Wednesday, March 31, 2010

Used To It (More Rambling About Eating Well)

I don't really care about calories. I mean, not usually. This is evidenced by the brunch I've treated myself to after sleeping in--three chocolate chip cookies (made with almond extract instead of vanilla since I was out of vanilla, and oh! a welcome change!) and two bottles of mocha frappuccino. I suppose in the big picture sense I care about calories--I care that there are so many packed into so much of what America eats, that so much of these calorie dense foods are placed on plates and in fast food packaging and called a normal portion size--but I don't care on a personal level. I don't want to care, at least, and I'm getting fairly successful at this. At the end of each day, I used to compulsively go over everything I'd eaten and about how many calories it was, and it was both exhausting and unproductive. Counting calories never kept me from eating what I wanted, and in fact, I think it made me so obsessive about food that I ate more than I would have if I'd just given myself the freedom to eat good food when I want to eat it. Which is not to say that bottles of frappuccino are good food, but the list of ingredients is short (just six, all recognizable and pronounceable), and I make allowances in some areas.

And yet I think one of the main reasons that Americans are getting ever larger is because we have accepted that what we are fed by corporations is appropriate. The pull of marketing is strong; how many people know what it really means to eat an Angus burger, yet are pulled in by the marketing of such a burger, assuming it's better because it's writ large on a sign outside McDonald's? Angus is just a breed of cow, still living its last days out in a CAFO, still slaughtered en masse and shaped by machine into perfect circles of ground meat. If you haven't watched Food, Inc. yet, I think you should. Add King Corn to that list, and you'll be on a roll. And then start feeding yourself food that hasn't been dominated by people who only want your money, who care little, if at all, for your health or well being.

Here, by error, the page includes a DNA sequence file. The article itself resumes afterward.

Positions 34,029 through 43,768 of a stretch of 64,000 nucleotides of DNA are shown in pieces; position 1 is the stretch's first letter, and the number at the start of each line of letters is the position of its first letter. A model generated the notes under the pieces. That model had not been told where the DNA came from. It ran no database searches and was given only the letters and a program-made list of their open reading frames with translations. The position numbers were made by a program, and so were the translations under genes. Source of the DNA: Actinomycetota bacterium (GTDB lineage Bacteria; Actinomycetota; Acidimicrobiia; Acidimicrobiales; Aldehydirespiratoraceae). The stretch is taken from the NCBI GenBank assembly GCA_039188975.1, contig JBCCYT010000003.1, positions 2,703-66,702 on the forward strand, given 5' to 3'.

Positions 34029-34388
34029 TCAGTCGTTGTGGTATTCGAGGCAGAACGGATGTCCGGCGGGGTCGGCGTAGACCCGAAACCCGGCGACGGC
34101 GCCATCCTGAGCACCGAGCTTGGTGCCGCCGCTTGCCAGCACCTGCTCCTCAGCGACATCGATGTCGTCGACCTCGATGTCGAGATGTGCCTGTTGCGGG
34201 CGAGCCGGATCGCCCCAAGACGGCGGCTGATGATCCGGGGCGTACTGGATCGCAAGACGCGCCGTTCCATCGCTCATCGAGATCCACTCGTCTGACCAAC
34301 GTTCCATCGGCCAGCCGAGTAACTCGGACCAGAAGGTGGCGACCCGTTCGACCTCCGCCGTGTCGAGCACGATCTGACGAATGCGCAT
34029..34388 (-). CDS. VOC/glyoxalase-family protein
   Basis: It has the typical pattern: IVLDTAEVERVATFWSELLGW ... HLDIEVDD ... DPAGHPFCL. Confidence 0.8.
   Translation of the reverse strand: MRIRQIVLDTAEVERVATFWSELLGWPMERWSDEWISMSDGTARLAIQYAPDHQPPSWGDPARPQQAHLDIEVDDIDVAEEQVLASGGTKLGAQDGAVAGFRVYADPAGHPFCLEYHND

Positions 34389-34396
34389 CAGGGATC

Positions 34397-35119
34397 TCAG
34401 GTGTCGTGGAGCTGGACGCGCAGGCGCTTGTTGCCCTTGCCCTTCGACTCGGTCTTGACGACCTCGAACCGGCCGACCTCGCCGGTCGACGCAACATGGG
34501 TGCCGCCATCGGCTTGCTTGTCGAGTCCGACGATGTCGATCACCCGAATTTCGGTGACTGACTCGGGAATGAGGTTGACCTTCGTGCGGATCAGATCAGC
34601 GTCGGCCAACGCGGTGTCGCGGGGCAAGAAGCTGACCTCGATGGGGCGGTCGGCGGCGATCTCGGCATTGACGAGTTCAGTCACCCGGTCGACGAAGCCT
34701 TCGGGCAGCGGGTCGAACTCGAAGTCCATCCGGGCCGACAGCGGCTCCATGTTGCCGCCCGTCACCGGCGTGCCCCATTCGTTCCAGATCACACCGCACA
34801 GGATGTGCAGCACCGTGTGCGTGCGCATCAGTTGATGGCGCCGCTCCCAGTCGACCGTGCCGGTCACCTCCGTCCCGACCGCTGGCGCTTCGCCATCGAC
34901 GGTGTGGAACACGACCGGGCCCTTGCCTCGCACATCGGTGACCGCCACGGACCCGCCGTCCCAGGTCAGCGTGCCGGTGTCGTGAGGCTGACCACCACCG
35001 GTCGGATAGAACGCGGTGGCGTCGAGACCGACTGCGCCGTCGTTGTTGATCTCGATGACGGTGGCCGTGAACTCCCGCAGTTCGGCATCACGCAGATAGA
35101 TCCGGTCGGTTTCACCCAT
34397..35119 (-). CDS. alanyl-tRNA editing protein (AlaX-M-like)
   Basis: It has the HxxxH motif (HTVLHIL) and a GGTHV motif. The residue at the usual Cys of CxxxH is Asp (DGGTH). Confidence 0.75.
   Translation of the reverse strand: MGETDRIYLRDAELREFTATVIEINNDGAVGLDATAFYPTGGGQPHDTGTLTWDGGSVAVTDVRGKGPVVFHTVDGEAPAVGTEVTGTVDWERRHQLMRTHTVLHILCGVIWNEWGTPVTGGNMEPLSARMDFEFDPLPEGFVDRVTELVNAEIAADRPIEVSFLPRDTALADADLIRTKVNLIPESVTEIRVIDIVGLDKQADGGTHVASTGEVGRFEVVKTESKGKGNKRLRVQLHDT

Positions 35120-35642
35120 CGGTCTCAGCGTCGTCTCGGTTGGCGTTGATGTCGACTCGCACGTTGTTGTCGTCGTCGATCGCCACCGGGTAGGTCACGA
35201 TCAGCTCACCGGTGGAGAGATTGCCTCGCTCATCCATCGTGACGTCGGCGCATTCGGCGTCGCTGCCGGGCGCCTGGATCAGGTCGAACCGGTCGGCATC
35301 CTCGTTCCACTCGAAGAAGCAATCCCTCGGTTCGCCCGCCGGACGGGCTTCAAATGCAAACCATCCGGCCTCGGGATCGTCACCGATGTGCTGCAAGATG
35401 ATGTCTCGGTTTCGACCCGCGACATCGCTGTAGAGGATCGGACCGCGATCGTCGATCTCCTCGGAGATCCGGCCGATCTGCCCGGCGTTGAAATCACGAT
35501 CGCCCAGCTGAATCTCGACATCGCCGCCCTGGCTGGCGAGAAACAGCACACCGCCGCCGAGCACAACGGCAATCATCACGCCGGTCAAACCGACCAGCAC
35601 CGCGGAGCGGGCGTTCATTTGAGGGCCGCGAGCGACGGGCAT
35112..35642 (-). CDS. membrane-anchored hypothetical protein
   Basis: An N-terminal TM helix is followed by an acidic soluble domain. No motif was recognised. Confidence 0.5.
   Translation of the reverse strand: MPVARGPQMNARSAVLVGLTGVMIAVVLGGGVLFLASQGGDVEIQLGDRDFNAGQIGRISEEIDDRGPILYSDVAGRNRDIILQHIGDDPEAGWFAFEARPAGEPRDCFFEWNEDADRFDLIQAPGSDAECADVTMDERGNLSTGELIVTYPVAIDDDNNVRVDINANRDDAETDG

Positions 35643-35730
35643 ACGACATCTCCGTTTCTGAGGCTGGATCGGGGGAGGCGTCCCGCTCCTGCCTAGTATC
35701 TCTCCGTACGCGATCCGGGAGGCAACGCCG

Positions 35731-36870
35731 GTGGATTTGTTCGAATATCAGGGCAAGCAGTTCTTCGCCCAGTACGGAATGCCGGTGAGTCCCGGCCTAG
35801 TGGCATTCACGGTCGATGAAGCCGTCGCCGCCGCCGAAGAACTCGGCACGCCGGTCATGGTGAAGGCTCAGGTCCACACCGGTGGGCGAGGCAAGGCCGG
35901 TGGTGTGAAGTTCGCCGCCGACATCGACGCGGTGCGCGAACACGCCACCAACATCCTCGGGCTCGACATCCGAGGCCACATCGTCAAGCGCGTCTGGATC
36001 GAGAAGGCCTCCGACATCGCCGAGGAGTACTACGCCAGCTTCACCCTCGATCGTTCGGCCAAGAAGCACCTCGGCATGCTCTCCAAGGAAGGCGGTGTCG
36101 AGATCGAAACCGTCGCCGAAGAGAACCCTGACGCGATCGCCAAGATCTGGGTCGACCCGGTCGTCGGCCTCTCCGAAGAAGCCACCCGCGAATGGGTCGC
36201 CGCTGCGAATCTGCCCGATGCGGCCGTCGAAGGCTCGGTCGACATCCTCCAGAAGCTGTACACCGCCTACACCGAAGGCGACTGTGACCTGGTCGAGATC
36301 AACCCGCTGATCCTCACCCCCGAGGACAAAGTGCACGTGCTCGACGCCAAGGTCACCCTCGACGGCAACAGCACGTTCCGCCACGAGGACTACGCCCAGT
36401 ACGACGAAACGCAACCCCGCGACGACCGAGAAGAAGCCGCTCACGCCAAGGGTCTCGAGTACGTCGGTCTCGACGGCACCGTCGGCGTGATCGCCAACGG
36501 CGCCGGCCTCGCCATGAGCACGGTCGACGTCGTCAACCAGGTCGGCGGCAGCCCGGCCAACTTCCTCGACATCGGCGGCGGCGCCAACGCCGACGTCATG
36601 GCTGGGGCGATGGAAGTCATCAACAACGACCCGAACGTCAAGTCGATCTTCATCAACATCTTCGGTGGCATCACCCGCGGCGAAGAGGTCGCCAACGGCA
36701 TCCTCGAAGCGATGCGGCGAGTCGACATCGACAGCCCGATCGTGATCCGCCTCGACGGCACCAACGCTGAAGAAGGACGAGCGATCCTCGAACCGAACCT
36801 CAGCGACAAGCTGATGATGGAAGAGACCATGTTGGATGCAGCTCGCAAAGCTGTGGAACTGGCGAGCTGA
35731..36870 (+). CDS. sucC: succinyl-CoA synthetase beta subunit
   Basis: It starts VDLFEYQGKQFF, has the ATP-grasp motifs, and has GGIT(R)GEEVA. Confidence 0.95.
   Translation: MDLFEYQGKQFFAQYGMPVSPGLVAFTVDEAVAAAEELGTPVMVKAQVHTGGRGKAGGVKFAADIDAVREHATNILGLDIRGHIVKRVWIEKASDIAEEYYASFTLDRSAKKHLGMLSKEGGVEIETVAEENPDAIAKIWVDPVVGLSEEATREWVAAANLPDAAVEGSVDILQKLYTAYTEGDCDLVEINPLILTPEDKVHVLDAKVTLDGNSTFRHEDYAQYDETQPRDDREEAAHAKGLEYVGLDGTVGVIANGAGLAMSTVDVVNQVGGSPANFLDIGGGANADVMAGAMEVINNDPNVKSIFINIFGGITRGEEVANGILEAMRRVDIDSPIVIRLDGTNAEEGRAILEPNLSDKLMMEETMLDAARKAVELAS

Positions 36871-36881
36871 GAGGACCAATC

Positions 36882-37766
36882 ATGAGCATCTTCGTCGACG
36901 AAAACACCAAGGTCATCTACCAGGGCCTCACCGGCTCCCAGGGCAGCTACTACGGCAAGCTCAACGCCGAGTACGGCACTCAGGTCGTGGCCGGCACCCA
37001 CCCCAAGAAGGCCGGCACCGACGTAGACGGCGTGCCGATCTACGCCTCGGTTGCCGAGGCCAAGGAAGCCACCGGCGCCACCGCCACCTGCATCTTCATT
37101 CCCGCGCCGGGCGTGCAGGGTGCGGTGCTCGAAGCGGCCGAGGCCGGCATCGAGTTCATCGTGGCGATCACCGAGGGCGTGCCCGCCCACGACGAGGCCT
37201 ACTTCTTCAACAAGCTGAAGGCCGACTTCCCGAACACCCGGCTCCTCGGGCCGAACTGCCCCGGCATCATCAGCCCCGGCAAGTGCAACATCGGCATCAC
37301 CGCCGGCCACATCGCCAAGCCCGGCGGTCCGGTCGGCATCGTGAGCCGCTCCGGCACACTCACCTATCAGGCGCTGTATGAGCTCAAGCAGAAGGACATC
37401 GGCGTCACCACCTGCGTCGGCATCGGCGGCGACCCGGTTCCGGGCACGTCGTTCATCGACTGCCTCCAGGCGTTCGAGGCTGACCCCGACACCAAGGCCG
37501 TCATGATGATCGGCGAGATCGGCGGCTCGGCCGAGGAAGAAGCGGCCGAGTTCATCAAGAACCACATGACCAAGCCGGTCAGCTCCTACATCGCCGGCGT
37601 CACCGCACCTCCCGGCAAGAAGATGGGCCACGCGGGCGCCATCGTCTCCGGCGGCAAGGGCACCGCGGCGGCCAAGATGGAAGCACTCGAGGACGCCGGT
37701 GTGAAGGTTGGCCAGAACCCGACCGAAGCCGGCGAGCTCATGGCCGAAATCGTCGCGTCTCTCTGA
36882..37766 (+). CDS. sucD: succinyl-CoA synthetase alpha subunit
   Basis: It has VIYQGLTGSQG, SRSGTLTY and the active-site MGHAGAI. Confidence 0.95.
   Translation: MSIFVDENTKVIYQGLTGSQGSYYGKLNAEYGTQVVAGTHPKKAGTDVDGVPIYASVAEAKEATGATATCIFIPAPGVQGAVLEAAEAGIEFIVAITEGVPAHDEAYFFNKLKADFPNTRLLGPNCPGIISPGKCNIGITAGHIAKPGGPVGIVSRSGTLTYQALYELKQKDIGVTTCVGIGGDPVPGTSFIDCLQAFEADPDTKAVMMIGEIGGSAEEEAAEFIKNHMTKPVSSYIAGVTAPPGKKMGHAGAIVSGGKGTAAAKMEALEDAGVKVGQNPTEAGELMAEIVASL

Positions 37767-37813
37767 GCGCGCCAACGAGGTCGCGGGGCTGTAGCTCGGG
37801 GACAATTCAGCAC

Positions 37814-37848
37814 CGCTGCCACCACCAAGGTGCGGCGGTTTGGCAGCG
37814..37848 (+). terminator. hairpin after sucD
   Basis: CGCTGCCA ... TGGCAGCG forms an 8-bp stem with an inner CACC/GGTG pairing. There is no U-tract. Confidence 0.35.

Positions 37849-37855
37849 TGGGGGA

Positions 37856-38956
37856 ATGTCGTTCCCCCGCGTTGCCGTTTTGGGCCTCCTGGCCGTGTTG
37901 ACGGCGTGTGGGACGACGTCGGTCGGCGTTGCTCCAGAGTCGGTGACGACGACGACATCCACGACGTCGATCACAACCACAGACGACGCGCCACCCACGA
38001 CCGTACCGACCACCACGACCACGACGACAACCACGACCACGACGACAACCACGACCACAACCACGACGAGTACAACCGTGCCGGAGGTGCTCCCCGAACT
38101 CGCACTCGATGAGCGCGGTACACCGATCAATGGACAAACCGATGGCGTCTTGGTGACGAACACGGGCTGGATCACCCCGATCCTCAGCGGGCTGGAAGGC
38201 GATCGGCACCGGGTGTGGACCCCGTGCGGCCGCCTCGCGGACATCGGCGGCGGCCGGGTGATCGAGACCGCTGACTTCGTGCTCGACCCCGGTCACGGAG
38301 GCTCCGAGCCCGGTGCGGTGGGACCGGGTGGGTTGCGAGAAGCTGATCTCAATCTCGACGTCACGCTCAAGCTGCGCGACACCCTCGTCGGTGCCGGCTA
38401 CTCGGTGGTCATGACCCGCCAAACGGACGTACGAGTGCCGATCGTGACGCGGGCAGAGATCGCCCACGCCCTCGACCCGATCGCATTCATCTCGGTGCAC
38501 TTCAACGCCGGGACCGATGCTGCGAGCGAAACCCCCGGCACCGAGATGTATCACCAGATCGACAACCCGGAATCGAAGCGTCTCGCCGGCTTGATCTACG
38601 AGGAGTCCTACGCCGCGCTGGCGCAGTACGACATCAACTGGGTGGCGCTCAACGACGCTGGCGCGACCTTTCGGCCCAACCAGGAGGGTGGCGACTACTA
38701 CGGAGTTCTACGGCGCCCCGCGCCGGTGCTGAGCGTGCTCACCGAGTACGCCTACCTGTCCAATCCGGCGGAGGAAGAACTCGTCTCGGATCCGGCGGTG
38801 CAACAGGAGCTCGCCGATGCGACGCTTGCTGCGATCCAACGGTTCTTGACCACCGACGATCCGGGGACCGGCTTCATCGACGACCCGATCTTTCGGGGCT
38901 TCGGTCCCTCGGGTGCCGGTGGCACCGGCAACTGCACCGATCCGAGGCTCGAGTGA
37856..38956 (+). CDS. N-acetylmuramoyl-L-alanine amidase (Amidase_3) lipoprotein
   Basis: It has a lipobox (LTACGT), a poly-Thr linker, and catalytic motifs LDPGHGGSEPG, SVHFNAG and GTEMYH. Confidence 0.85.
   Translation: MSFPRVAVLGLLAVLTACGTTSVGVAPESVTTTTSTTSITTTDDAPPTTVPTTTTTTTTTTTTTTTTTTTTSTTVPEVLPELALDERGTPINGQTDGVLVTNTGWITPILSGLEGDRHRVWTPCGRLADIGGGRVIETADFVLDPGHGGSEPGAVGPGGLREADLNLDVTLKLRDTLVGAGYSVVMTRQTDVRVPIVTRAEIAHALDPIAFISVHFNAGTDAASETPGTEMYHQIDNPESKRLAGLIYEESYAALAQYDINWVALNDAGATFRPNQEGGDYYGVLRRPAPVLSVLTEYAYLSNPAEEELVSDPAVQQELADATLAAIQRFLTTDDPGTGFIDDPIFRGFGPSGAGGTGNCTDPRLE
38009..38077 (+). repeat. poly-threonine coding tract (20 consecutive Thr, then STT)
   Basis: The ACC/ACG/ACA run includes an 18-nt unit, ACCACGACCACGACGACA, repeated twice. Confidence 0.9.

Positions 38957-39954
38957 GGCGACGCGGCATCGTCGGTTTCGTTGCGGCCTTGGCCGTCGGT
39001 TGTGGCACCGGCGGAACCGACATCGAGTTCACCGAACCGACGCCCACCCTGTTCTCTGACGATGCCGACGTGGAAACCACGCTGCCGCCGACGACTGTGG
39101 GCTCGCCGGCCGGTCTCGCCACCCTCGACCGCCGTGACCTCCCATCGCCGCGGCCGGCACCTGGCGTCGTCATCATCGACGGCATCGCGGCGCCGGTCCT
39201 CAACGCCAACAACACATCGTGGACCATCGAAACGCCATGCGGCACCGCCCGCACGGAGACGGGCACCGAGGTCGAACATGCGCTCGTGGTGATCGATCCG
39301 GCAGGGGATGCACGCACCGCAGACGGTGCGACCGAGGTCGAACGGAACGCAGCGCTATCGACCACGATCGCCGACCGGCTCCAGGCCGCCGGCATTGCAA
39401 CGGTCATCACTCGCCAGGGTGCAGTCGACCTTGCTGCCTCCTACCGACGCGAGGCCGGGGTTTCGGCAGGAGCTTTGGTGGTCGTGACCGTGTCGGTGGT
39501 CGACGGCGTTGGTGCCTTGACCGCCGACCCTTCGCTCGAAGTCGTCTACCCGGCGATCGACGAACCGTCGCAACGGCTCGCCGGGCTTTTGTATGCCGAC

I still forget how weird we are when it comes to our eating (and other) habits; every day I forget. When you do something long enough, it seems normal. We have some conventional items (see frappuccino above), but they conform to certain standards we have set for ourselves (pronounceable, recognizable ingredients, and not many of them, for one). I find myself surprised when I open cabinets and freezers at work and see all the items that most of America still consumes. I don't feel like I eat any better than anyone else when it comes to sugar level (in fact, that is probably higher than it should be, I'll admit) or amount of food, and yet it isn't hard for me to stay relatively slender. More and more, I don't think that my style of eating and the ease with which I stay at a steady weight are coincidence. There is a study that now shows that high fructose corn syrup really is worse for you than table sugar. That's a big one--because of our excess production of corn, it's been put into nearly every conventional food product available, and you'll be hard pressed to find sweet drinks without it.

Yet times are changing; I see it every day, and it makes me hopeful. I love what Jamie Oliver is doing with his Food Revolution. I love that so many people are reading Michael Pollan and taking to heart what he has to say. I love that there are more and more organic and locally farmed items available, and that more and more companies are taking note of what a growing number of us want our food to look like. The way of capitalism is to vote with your dollar. We might be strange for voting with more of our dollars toward food than most Americans find acceptable within their cable television, buy-a-bigger place, have-an-extra-car budgets, but we really don't mind. After all this time, we are used to being odd.

Really, I'm not sure I've ever been normal.

Right, Mom?

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